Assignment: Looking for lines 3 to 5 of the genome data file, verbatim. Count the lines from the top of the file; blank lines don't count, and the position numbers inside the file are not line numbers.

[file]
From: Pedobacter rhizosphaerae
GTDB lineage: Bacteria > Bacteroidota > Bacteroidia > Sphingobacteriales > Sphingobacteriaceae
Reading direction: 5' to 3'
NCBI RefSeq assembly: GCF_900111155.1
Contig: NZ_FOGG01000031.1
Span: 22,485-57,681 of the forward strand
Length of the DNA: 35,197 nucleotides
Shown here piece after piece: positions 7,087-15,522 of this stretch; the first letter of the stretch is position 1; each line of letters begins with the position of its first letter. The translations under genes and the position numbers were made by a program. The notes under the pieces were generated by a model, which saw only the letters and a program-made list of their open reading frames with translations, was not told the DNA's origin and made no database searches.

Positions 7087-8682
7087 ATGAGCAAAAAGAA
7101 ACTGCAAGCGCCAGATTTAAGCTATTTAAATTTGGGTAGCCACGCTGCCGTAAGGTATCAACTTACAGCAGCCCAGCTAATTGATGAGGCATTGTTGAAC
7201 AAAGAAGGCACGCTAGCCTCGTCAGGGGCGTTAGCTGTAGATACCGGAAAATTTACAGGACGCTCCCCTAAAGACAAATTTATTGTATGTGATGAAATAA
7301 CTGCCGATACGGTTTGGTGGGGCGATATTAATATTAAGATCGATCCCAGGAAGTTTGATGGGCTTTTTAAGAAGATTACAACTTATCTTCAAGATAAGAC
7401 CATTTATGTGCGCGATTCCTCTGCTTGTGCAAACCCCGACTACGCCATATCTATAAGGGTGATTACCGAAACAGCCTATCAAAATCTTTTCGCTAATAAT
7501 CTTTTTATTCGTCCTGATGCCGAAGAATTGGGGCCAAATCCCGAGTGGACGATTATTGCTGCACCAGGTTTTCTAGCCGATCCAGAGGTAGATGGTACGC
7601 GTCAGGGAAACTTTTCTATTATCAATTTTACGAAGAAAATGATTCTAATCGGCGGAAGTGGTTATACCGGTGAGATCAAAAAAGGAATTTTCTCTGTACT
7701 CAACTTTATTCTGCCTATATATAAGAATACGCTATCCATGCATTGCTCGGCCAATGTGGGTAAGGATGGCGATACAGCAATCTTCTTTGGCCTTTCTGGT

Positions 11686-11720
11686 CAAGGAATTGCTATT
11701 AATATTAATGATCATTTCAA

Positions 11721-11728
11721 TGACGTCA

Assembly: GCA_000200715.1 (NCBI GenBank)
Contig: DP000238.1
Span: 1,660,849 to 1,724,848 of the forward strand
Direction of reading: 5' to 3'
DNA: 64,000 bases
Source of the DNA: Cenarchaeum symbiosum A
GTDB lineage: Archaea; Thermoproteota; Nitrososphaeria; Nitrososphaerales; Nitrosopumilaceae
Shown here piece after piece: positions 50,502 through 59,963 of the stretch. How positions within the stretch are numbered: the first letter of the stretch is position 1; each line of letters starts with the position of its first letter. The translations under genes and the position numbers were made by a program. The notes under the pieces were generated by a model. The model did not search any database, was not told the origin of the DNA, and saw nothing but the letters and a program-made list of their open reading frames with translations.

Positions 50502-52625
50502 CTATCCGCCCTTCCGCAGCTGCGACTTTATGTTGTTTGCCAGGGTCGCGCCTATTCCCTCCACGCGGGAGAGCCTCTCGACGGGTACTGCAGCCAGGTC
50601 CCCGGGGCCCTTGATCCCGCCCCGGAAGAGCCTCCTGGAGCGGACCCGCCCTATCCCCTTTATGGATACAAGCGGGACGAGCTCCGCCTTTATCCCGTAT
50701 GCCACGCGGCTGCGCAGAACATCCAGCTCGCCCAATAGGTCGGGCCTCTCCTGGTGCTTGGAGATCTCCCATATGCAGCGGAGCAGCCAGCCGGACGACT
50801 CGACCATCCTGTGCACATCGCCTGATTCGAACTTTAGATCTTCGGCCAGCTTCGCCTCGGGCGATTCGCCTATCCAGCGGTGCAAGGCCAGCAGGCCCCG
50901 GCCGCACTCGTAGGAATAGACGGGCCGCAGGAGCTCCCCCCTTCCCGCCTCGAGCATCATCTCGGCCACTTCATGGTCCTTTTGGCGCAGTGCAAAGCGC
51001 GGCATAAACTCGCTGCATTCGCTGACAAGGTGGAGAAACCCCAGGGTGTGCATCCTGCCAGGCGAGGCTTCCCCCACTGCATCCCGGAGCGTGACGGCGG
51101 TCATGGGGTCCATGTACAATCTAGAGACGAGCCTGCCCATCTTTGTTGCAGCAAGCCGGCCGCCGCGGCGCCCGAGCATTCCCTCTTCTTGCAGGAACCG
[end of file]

Reading direction: 5' to 3'
NCBI RefSeq assembly: GCF_900111155.1
Contig: NZ_FOGG01000031.1